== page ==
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Launch of Virtuocity

General update

On Thursday 13th June, the University of Leeds launched Virtuocity, which provides a world-leading technical platform that leverages research and expertise from across the University, including the Institute for Transport Studies, to lead innovation in the design of urban transport and city systems.

Virtuocity will form a key facility for the University's newly launched Centre for Immersive Technologies, which will harness the power of immersive technologies, to upskill the next generation and push the boundaries of possibilities in research and education.

Unveiled today as part of Virtuocity is the new Highly Immersive Kinematic Experimental Research (HIKER) lab – the largest 4K resolution pedestrian simulator in the world.

The HIKER lab joins the University of Leeds Driving Simulator and Truck Sim in Virtuocity and allows participants to interact with virtual urban environments and vehicles without the need to wear any VR equipment.

Virtuocity’s three simulation laboratories will be connected to create a single “multi-player” environment enabling researchers to address complex questions including how driverless vehicles will interact with their passengers and with pedestrians.

Professor Richard Romano, the University Chair in Driving Simulation and academic lead for Virtuocity, said: “Immersive technologies are already at the heart of a range of University research. As part of the new centre, Virtuocity provides the technology and expertise to explore and test real-world scenarios using human-centred design methods to inform the future of urban mobility, transport and city planning.”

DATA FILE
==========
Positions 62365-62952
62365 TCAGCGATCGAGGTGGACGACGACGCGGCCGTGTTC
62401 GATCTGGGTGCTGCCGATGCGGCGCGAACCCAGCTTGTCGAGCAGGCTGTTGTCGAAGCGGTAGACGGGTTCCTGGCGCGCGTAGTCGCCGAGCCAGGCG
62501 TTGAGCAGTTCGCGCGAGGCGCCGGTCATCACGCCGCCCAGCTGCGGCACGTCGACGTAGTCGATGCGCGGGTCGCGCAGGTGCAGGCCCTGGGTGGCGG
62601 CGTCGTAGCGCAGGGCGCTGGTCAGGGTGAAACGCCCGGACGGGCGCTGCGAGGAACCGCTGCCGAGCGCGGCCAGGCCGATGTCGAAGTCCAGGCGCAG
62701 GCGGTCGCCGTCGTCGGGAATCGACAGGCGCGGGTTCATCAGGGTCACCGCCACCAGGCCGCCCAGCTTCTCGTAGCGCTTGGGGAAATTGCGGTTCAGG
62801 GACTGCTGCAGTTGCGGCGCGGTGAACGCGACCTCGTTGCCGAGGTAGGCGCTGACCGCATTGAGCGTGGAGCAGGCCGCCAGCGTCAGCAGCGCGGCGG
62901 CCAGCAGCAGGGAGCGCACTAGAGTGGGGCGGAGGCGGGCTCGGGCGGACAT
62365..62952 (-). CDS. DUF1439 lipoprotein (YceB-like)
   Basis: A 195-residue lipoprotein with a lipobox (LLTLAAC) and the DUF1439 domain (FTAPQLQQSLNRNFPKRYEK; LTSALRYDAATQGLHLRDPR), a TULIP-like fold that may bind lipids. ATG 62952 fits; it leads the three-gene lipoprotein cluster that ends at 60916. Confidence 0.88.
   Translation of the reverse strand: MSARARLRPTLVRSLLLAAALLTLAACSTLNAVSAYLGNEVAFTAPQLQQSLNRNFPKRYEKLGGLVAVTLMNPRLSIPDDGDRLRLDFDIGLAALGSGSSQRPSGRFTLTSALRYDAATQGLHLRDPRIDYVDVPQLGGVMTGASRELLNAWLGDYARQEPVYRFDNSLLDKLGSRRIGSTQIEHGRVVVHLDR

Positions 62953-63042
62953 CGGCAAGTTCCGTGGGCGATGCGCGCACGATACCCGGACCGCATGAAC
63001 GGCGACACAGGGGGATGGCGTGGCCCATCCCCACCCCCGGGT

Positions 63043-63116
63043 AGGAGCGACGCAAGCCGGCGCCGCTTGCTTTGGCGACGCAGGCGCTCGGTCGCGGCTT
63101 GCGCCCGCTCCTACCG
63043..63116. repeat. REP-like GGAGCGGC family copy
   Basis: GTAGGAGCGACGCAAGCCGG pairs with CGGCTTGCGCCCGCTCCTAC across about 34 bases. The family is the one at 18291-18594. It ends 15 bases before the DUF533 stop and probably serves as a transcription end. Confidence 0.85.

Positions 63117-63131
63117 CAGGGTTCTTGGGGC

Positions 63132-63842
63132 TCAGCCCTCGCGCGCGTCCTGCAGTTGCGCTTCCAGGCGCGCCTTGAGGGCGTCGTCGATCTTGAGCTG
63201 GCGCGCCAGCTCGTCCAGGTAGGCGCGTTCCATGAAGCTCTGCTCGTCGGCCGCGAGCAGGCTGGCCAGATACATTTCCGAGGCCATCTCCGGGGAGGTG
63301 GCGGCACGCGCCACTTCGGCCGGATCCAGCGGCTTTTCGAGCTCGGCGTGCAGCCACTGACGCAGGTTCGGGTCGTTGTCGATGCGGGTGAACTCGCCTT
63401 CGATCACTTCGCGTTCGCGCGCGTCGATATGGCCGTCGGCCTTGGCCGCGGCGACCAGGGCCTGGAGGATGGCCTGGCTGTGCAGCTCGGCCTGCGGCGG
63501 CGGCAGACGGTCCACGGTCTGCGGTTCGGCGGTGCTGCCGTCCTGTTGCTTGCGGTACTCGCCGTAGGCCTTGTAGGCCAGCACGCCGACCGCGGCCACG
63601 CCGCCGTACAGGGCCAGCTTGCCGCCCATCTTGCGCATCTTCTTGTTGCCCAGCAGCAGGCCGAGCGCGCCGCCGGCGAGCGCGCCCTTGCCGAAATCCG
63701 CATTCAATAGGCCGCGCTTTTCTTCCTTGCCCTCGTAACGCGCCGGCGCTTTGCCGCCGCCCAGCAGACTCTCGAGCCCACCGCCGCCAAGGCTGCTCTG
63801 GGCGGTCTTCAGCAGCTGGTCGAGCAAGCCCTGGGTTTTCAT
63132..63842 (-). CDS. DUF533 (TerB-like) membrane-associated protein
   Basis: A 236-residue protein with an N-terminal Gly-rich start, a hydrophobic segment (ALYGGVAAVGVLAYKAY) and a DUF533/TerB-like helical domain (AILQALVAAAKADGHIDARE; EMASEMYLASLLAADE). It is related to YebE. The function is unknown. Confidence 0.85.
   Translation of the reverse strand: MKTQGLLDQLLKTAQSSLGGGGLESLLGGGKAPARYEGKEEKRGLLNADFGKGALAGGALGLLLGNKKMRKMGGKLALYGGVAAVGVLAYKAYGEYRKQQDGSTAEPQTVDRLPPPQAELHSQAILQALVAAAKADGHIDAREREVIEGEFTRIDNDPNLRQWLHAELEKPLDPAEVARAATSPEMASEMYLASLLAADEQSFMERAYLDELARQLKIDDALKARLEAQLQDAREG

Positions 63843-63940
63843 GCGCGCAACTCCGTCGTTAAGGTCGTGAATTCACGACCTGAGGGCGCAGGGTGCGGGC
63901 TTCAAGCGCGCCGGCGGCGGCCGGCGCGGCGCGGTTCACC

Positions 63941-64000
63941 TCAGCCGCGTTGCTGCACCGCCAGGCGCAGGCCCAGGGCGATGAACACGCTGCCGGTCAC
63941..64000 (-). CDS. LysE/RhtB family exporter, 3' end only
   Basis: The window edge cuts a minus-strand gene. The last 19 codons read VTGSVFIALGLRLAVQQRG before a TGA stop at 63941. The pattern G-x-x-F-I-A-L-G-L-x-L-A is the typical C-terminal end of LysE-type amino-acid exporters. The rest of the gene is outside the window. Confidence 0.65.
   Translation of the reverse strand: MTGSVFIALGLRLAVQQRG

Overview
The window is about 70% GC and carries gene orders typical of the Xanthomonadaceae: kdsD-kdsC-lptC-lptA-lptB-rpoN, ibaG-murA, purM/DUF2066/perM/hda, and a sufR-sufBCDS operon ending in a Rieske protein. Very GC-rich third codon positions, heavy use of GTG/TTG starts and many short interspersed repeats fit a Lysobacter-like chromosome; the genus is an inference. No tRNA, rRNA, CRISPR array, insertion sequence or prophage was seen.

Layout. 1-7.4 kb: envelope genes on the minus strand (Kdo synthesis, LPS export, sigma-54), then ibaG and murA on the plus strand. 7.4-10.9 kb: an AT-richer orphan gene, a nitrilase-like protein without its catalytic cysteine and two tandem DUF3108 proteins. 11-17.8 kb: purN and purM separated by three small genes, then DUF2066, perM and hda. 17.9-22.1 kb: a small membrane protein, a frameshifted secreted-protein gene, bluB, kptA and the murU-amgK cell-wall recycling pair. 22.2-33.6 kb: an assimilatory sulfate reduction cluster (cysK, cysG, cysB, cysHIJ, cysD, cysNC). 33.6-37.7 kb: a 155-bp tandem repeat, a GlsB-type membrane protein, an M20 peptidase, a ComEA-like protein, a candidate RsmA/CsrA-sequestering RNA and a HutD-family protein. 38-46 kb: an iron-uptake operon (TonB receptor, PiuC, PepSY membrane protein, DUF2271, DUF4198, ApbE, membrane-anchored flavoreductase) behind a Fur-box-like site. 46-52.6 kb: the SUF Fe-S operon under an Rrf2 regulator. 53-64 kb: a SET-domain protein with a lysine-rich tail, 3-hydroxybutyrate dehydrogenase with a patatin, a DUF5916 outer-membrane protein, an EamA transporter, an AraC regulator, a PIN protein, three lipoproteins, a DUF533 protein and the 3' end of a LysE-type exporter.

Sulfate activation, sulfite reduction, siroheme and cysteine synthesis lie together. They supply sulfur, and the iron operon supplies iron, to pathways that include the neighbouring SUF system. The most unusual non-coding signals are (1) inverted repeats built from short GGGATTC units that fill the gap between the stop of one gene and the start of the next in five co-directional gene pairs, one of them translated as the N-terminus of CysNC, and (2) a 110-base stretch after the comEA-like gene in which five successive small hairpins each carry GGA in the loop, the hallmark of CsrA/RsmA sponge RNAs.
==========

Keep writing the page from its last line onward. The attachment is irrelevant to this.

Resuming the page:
Professor Natasha Merat, the University Chair in Human Factors of Transport Systems, said: “The future of transport is changing rapidly. With the rise of automated transport, such as driverless cars, it is vital that we have the means to safety test how people will interact with the new technology. HIKER is the next step in understanding driver and pedestrian behaviour. This technology combined with the other simulators in Virtuocity allows us to create a safe and controllable environment where we can investigate road user’s interactions with new “and current transport systems and technologies, ensuring we design future cities that are more enjoyable, sustainable and pleasant to live in.”

The simulators in Virtuocity are already integral to a number of projects exploring human factors in transport systems including:

  • interACT: a project in which researchers from the Human Factors & Safety are conducting a series of studies to understand pedestrian road-crossing behaviour with future automated vehicles.
  • HumanDrive: a project that is part of Renault-Nissan Alliance research activities. Leeds scientist will help develop driverless vehicle technologies that can cope with varied UK driving scenarios, ensuring they are more acceptable and comfortable for the user.
  • PSi: This project examined how driving simulators can be useful tools for manufactures to save time and money during new vehicle development.
  • XCYCLE: The Truck SIM was used in this Horizon 2020 funded project to reduce fatal interactions between HGVs and cyclists and other vulnerable road users.

Further information

For more information regarding working on projects exploring human factors in transport systems and Virtuocity please contact Richard Romano or Natasha Merat